June 2, 2012 დატოვე კომენტარი
Interesting article. We can attest that the ban last year has frightened potential foreign buyers for breeders and slaughter stock, both cattle and sheep; they are nervous about developing new markets and then having their supply chain cut off due to somebody else’s error. In Georgia we have the odd situation where breeders and abattoirs would prefer to import stock from the EU, at higher prices than Australian stock, because there is no need for supply-chain audits, and they have flexibility to breed, fatten or on-sell to others as circumstances dictate without great mountains of red tape.
CABINET Minister Simon Crean was “highly critical” of the Gillard government’s decision to suspend the live-export trade to Indonesia over the alleged mistreatment of cattle in abattoirs, according to senior non-government figures with whom he consulted.
On the eve of the first anniversary of the ban implemented by Agriculture Minister Joe Ludwig, they said Mr Crean, as Minister for Regional Australia, was scathing in his assessment of the controversial move.
“Simon Crean said in substance that it was a hasty decision that was not thought out and did not take proper advice or consultation into account,” a Victorian businessman said yesterday.
“He told me that the decision to suspend the live-export industry was taken without regard for the serious financial consequences. I am very clear on it.
“He is a straight-shooter and he was being honest with me. The decision to suspend live export was not one that Simon Crean or anyone else could have taken unless they were in a panic and were not following sensible advice.”
Mr Crean’s spokeswoman said the minister did not comment on private conversations and would not confirm or deny the claims.
Lawyers from leading Queensland firm McCullough Robertson are pursuing an action for significant damages for cattle industry businesses on the grounds that they have been severely affected because of “defective administration” by Senator Ludwig and the Department of Agriculture.
One of the firm’s Brisbane lawyers, Trent Thorne, examined numerous internal documents obtained under Freedom of Information legislation before determining that the Gillard government was exposed to payouts under a commonwealth compensation scheme for “defective administration”.
Mr Thorne, a former jackaroo in the Northern Territory, has another incentive – his older brother Nick is the owner-operator of Cedar Park, the largest export cattle yards in the Northern Territory, which has been hit hard, along with hundreds of businesses in the industry.
“The defective administration was through a total lack of understanding of how the northern livestock and export industry works,” said Nick Thorne at his property, about 100km south of Darwin.
“Far too many people made decisions on an industry they knew nothing about, relying on hearsay from others, not on facts.”
Government figures compiled last year say the ban, which came into force on June 6 last year, affected more than half the cattle producers in northern Australia, at a cost of 326 jobs, and left at least 274,000 animals stranded. Live-cattle exports to Indonesia are worth $326 million a year.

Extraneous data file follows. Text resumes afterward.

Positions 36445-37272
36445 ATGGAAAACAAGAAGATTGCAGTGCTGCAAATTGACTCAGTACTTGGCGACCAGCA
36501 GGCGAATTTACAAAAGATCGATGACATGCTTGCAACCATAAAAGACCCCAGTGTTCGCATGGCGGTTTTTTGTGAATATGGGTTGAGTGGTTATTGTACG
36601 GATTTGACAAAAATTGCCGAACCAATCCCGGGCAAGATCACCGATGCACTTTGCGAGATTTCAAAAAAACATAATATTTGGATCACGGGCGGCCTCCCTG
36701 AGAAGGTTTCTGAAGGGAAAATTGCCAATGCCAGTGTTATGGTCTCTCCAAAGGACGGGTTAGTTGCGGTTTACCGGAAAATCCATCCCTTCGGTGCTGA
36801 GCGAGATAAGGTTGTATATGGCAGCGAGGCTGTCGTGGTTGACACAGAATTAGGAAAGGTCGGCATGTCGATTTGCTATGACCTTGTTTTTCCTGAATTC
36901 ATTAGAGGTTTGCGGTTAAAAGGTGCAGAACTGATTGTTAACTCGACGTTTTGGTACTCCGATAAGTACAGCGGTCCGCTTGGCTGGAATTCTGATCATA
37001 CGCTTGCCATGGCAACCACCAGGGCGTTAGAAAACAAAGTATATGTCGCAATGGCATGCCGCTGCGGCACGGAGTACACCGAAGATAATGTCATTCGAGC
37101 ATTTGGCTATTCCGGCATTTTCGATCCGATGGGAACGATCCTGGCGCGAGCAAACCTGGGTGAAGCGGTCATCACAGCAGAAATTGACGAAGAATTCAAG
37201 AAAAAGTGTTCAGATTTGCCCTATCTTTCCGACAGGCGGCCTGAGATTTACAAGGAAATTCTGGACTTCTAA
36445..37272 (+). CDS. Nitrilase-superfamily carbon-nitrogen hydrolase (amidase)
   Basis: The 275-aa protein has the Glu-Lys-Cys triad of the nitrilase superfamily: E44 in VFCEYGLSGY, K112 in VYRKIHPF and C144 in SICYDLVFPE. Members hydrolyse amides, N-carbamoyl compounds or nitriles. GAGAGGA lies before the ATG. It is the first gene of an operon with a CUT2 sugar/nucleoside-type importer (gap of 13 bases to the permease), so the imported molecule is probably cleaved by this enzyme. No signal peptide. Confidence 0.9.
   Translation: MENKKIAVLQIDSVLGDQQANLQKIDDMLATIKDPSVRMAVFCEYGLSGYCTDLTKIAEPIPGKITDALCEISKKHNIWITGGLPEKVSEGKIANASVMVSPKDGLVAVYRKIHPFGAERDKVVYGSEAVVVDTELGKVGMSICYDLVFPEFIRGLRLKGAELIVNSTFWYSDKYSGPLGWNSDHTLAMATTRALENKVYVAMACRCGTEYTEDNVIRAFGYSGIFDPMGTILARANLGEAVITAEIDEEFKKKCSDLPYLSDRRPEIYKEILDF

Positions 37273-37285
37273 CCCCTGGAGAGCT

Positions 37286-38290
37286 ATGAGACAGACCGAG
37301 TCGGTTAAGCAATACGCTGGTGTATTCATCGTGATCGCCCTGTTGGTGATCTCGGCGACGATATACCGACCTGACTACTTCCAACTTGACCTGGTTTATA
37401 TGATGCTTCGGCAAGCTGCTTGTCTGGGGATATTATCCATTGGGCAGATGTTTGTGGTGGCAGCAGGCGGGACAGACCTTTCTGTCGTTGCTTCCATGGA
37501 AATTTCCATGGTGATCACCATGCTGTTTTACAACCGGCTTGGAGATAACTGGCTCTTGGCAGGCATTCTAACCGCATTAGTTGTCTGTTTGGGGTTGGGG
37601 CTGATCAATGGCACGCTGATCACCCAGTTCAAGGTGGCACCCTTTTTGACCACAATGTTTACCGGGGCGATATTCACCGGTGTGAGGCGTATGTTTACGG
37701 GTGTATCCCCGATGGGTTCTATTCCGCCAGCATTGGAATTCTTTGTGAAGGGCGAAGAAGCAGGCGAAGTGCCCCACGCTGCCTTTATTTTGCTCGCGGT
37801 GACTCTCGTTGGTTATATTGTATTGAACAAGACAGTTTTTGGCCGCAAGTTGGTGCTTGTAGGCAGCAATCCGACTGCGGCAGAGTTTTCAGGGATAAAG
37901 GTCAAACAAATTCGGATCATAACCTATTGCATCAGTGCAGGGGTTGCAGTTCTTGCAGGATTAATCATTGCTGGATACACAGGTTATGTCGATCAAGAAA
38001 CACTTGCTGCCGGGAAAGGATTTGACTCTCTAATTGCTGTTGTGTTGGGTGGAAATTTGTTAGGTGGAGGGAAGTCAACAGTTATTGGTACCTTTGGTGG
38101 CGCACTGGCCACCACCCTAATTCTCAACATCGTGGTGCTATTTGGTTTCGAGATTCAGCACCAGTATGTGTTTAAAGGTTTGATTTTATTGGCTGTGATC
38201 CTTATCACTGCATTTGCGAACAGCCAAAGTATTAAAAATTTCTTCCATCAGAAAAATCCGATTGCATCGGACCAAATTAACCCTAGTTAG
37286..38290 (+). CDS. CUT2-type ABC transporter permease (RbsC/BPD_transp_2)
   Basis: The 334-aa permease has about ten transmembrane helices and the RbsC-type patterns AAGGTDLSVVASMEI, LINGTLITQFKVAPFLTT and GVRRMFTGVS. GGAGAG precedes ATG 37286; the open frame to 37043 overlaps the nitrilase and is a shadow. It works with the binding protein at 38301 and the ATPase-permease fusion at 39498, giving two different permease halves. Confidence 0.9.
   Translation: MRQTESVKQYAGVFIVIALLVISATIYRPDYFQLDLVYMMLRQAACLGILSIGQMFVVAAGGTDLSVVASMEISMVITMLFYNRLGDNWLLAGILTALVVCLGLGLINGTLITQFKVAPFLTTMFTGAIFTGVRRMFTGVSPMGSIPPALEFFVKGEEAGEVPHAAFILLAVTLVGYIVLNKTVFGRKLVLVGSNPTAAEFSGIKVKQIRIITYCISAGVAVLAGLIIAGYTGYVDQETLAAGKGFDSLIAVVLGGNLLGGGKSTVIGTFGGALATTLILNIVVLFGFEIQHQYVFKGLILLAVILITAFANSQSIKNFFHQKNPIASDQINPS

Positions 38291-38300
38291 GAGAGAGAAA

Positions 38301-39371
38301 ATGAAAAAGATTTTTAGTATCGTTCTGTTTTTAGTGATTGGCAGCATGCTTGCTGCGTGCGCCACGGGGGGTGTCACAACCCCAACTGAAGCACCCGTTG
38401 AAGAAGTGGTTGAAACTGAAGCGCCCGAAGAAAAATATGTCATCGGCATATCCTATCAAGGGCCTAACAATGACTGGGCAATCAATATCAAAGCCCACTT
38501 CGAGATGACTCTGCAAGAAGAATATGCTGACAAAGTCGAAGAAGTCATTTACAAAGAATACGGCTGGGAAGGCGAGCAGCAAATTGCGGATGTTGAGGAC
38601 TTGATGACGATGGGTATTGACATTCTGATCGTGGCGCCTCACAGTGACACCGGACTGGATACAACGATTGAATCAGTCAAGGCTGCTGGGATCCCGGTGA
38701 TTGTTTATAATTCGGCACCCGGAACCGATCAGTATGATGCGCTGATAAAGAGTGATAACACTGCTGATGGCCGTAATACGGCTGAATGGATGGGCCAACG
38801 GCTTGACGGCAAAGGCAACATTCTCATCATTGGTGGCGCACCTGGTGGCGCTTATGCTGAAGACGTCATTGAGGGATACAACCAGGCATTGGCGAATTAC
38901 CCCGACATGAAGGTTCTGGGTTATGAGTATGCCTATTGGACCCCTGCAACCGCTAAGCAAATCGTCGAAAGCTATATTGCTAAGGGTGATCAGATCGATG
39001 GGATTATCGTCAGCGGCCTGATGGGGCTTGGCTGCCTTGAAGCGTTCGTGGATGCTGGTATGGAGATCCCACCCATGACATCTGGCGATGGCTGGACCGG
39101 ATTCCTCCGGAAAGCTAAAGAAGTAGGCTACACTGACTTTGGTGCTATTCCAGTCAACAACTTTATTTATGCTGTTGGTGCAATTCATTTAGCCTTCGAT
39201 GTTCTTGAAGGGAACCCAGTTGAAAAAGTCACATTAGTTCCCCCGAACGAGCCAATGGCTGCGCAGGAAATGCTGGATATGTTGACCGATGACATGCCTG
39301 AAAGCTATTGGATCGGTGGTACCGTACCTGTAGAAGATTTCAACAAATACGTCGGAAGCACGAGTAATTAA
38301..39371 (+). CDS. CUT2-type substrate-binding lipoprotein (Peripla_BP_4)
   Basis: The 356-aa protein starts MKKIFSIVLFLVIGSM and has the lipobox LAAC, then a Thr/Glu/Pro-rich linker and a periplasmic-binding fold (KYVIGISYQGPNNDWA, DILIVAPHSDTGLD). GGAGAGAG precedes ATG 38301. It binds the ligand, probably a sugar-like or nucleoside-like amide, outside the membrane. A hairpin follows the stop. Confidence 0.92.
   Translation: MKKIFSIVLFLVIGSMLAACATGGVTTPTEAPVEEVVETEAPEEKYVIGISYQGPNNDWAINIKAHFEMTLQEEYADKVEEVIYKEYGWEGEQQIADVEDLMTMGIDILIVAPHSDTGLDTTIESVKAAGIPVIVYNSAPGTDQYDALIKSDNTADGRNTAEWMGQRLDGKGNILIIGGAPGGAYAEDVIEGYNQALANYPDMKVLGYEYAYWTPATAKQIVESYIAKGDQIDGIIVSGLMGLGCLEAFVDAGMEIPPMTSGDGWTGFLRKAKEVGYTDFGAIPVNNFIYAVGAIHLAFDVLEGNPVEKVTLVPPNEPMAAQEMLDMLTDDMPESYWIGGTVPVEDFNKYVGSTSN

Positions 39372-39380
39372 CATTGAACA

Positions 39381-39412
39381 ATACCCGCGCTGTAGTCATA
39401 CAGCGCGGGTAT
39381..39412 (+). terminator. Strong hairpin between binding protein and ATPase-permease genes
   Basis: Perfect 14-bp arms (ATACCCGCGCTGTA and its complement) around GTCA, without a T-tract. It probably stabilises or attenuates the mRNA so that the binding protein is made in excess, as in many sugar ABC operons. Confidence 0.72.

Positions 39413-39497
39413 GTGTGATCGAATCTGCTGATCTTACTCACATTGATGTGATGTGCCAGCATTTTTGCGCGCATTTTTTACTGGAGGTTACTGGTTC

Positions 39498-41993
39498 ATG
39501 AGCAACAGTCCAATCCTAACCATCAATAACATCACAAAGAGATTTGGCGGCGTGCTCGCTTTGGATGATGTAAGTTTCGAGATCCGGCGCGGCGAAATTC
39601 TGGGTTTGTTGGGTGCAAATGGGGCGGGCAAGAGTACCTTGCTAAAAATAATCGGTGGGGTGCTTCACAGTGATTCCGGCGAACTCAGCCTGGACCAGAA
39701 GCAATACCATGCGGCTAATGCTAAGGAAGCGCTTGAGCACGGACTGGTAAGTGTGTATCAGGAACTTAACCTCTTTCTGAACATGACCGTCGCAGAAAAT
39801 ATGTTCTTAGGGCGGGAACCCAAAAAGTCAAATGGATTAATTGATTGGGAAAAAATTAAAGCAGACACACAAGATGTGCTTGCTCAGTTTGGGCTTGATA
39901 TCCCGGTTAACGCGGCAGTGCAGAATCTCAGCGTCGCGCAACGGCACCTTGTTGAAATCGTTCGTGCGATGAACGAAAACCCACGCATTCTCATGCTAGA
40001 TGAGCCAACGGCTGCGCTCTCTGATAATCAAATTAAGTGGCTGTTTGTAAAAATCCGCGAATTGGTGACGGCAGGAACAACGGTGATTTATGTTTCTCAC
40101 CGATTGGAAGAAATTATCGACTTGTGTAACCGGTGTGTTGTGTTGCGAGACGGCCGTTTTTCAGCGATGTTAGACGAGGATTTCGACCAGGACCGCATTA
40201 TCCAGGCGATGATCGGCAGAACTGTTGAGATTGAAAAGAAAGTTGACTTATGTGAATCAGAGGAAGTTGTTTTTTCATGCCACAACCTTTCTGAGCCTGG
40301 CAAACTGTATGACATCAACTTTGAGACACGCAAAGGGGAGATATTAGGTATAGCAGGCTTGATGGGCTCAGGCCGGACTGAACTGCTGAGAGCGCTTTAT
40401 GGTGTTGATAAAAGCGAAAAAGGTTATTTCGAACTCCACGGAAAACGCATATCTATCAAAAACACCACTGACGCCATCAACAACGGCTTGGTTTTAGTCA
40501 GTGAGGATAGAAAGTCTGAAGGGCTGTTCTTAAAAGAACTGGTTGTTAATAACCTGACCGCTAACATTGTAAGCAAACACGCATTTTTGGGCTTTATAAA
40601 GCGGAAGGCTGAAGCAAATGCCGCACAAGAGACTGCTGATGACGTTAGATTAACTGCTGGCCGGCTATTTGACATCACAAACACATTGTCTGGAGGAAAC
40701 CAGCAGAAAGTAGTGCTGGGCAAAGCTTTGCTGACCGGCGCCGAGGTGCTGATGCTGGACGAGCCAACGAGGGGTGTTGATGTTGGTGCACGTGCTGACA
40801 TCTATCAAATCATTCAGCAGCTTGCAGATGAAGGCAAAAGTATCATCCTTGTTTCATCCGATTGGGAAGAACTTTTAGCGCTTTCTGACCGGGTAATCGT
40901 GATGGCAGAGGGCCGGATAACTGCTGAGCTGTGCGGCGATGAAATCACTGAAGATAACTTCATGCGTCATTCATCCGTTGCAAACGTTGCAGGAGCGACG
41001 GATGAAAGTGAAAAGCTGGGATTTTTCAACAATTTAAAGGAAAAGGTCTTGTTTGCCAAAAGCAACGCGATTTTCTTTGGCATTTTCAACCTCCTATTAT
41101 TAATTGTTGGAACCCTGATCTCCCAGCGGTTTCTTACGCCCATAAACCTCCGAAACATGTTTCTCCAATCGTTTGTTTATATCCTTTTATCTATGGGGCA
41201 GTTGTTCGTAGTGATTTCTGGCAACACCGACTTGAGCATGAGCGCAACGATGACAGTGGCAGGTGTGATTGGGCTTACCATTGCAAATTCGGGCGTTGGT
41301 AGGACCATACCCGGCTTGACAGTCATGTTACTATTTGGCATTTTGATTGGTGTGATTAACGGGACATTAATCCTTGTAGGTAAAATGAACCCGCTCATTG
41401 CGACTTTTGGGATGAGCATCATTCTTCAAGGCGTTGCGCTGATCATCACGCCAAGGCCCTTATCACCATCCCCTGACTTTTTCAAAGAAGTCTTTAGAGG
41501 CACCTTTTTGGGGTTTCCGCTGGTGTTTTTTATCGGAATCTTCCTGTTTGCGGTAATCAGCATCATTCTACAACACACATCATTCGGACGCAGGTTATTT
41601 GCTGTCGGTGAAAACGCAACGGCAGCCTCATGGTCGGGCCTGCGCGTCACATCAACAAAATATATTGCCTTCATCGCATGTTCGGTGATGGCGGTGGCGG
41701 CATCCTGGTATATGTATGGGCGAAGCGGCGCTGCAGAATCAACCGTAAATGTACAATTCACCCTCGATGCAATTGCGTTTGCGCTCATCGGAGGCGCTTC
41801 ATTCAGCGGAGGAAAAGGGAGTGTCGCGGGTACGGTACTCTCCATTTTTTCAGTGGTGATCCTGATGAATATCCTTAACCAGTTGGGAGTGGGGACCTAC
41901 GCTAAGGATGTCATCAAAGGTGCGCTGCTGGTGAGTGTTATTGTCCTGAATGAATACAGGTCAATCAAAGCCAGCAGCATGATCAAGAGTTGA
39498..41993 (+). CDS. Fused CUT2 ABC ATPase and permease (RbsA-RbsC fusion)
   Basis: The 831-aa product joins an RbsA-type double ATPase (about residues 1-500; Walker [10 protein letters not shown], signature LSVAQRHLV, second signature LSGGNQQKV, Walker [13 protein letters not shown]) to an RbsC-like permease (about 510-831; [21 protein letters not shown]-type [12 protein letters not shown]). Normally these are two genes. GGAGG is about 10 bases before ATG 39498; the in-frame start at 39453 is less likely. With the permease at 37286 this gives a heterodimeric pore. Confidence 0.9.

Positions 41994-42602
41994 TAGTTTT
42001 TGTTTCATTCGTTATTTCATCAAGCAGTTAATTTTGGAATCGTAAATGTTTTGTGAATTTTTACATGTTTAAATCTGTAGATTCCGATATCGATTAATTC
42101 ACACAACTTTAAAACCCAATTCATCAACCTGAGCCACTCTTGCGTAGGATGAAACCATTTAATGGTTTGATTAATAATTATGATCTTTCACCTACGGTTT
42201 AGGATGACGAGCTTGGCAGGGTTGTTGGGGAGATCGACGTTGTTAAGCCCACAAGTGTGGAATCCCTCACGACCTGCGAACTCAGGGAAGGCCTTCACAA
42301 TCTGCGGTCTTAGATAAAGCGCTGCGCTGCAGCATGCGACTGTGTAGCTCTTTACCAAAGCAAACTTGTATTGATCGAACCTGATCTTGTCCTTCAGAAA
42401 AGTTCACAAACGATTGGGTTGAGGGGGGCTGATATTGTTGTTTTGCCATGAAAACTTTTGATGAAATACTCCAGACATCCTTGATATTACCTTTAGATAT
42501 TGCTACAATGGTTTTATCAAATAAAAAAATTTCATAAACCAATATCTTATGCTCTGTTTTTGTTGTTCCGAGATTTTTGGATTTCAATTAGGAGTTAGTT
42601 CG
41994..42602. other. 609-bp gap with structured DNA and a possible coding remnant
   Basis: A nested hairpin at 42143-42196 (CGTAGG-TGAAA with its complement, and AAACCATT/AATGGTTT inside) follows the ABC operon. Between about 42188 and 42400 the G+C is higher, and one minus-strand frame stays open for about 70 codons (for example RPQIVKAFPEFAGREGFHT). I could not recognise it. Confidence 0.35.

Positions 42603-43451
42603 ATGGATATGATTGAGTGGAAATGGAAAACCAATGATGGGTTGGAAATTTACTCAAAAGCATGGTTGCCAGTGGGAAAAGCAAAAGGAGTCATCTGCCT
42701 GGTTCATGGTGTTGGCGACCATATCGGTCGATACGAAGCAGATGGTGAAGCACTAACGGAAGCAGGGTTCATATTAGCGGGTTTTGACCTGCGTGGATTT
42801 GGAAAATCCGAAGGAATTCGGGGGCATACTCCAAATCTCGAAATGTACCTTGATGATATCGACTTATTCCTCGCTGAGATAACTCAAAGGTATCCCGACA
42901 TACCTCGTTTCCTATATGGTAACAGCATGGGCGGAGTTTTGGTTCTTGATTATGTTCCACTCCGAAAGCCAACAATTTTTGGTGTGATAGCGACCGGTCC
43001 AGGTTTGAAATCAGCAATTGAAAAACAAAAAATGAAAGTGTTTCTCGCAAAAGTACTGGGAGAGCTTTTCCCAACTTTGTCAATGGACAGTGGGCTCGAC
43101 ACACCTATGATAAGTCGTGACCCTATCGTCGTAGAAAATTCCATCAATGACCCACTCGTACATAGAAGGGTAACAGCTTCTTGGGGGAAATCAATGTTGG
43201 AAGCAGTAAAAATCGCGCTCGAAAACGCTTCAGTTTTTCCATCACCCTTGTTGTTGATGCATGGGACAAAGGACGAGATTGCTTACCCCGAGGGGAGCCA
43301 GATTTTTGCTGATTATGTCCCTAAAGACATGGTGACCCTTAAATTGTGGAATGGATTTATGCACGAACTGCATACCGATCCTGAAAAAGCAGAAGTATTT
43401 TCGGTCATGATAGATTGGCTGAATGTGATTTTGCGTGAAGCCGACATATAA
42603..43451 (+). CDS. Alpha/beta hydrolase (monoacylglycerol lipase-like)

Mr Thorne said it had taken a year for cattle industry operators who had borne the brunt of the losses from the suspension to work out “where do we go from here and what action can we take or needs to be taken to clear the industry’s name”.
The senior non-government figures who heard Mr Crean expressing serious concerns over the decision have been in contact with the law firm.
“Given the material we have reviewed to date and all the FOI searches that we have conducted, I think there is little doubt in my mind that the decision-making process was flawed from the outset,” Trent Thorne said. “The department didn’t take into account all the information that they had to hand. They panicked, that’s the long and short of it.”
The continuing fallout from the suspension is having a serious impact on businesses and families across northern rural Australia. Industry figures told The Weekend Australian it would be years before the industry recovered, if ever, but in the meantime many businesses would fail.
Steve Ellison, a long-time cattleman who advises Indonesia’s largest feed-lot company, said: “There will be a growing number of cattle-related properties going to the wall in the Territory and the Kimberley because the industry is not viable with present demand from Indonesia. The Indonesians cut permits because they viewed the Australian government’s action as rude and arrogant and poorly managed. If Kevin Rudd had not used his influence, the relationships would be even worse.
“But I don’t think the mob in Canberra can repair the situation, they’ve done their dash.
“My concern is that the banks are going to take a hit soon and when they start to foreclose on the cattle properties there will be a domino effect.”
Senator Ludwig, who declined an interview request, said he had chosen the action “that best served the trade’s long-term interests”.
“Producers and the community care about the welfare of the animals involved in this trade,” he said.
“The checks and balances we now have in place are the reason the trade still continues.”
Asked about Mr Crean’s contrary views, Senator Ludwig’s office said he had “no further comment”.